Neoadjuvant chemotherapy

Patients received a variety of regimens based on MDT consensus and trial enrolment: either 2 cycles of doublet therapy (cisplatin/oxaliplatin and 5-fluorouracil/capecitabine) or 3 or 4 cycles of pre- ± post-operative triplet therapy (epirubicin, cisplatin/oxaliplatin and 5-fluorouracil/capecitabine) as previously described [10, 11, 12, 13, 14].

Surgery

Esophagectomy (for esophageal or GEJ type I–II cancers) or extended total gastrectomy (types II–III) was performed typically 2 weeks after restaging, via left thoracoabdominal, Ivor-Lewis (right thoracotomy plus laparotomy/laparoscopy), and three-stage approaches (laparotomy/laparoscopy, thoracotomy plus neck dissection). A minimum two-field lymphadenectomy was performed; for mid/distal esophageal/type 1 GEJ tumors, this included subcarinal, aortopulmonary window, and left gastric nodes, and for distal/GEJ tumors, left gastric and common hepatic artery nodes.

Follow-up

Patients were reviewed clinically at 2 and 6 weeks after surgery, 3 months to 1 year and 6–12 months thereafter for at least 5 years. Investigations for recurrence were performed only on the basis of clinical suspicion, typically CT or PET-CT for extra-luminal recurrence, and endoscopy for luminal.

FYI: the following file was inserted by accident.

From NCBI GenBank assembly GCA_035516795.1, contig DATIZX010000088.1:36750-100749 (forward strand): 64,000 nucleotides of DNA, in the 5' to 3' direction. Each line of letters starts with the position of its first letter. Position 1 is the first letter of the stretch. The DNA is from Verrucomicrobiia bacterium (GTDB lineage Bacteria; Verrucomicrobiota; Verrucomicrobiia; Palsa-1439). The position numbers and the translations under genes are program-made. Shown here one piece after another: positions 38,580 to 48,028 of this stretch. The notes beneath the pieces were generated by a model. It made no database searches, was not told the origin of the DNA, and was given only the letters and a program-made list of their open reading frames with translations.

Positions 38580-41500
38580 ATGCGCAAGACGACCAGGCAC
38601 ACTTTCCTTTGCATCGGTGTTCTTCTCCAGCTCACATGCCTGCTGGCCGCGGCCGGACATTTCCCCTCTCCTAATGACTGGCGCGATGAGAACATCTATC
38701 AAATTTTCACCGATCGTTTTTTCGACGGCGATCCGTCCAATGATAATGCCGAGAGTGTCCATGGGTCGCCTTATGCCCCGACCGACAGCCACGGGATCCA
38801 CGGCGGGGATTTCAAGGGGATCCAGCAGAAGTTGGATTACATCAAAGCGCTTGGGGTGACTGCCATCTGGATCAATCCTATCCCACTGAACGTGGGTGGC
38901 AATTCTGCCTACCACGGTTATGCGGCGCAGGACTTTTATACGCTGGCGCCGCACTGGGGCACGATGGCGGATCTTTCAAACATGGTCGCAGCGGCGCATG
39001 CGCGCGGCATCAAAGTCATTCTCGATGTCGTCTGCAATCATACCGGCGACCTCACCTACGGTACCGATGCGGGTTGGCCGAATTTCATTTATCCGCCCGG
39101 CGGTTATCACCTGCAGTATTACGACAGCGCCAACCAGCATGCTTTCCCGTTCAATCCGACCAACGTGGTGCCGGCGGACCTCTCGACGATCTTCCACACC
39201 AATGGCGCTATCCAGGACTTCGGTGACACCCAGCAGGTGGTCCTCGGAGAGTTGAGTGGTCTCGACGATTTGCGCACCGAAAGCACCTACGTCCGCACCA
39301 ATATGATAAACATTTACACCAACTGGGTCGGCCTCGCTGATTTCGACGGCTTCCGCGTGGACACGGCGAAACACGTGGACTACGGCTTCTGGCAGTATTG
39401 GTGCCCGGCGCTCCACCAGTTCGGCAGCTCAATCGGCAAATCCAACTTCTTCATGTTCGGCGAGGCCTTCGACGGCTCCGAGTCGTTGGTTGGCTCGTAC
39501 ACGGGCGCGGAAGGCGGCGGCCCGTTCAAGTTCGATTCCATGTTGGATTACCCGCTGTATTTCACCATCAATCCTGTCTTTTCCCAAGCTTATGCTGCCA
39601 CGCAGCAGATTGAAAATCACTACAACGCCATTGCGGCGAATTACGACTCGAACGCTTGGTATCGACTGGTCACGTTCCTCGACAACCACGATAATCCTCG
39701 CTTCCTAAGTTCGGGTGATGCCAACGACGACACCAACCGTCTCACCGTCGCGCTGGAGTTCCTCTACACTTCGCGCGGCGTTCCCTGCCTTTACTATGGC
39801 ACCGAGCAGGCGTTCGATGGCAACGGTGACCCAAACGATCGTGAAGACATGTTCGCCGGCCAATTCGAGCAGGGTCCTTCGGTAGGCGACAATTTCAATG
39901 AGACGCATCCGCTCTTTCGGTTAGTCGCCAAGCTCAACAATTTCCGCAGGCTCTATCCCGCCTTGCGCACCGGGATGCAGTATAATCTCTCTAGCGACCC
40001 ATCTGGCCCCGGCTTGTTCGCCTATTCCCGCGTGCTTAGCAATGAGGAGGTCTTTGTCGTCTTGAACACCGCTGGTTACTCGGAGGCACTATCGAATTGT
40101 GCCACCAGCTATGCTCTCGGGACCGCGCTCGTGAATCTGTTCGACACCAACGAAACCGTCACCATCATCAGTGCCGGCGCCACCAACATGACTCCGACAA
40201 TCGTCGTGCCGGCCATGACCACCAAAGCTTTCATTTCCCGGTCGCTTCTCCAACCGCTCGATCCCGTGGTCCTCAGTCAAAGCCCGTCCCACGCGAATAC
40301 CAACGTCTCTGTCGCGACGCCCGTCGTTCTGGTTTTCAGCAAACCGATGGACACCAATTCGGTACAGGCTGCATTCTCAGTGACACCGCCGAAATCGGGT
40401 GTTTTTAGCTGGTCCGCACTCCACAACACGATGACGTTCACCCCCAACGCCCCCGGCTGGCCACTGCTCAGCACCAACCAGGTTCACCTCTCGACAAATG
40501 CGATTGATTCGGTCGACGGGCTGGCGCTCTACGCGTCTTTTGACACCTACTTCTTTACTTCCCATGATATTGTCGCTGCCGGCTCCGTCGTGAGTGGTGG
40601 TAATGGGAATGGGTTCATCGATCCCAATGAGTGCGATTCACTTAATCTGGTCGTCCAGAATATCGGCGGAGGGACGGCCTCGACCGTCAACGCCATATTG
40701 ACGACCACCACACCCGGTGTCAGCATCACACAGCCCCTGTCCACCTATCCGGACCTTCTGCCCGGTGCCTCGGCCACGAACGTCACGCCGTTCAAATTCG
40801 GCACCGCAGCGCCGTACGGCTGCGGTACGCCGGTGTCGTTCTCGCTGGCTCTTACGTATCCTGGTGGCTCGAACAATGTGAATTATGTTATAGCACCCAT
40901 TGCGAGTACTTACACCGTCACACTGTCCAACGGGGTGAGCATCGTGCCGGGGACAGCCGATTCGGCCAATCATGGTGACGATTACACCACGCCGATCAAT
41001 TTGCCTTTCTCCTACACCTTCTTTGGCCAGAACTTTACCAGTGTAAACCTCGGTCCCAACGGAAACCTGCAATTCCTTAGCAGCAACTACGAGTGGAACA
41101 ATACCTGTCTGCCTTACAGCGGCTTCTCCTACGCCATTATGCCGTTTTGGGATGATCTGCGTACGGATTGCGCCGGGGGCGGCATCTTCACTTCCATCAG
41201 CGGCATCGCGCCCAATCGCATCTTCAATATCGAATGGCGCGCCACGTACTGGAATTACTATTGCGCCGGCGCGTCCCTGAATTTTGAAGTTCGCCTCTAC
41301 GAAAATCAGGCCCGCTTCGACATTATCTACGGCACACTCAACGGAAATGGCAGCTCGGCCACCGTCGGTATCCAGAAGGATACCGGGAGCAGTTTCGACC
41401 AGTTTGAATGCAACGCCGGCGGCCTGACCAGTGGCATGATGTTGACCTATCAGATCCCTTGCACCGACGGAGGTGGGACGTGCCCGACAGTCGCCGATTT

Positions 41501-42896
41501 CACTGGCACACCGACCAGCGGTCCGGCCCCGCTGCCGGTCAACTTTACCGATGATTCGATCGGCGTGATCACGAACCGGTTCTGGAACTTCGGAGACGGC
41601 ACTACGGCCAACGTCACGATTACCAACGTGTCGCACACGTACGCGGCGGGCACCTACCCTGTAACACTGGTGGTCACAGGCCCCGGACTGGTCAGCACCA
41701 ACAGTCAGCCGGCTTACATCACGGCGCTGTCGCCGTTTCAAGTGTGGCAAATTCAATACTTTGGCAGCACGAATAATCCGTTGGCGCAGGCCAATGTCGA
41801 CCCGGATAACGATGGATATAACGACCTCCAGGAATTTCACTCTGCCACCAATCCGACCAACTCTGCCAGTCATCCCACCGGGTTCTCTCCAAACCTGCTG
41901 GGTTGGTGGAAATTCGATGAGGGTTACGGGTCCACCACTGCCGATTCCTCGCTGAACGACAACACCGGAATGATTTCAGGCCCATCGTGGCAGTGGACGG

Statistical analysis

Analysis was performed using R v3.0.2 [15]. Groups were compared using Fisher’s exact test. Univariate binary logistic and Cox regression analysis were performed using all individual data fields. Multivariate binary logistic and Cox regression were performed using variables with p < 0.1 on univariate analysis for inclusion in the final multivariate model. The sole patient with an adenosquamous carcinoma was excluded from univariate analysis of cell type, being a perfect separator. The final multivariate binary logistic regression models for disease progression comprised mTR and restaging mN; for unresectable disease at surgery, restaging mN and pre-treatment grade of differentiation; and for disease-progression overall, restaging mN and clinical N stage. The final multivariate Cox models for survival comprised mNR, ypT, ypN, ypV (except for overall survival, as p > 0.1 on univariate analysis), ypL, resection margin status, pTR, and mTR. For the model assessing a pNmN hybrid, the models were as above, having excluded mNR and ypN due to multicollinearity. The final multivariate binary logistic regression model for early recurrence/death comprised of mnR, ypT, ypN, ypL, resection margin status, pTR, and mTR. Similarly, the model assessing a pNmN hybrid excluded mNR and ypN. Survival metrics were calculated using the Kaplan-Meier method, and follow-up using the reverse Kaplan-Meier method, excluding patients dying in hospital due to post-operative complications. Kaplan-Meier curves were generated using survfit (Survival Package v2.42-3) using the log-rank test.

Results

mN stage and response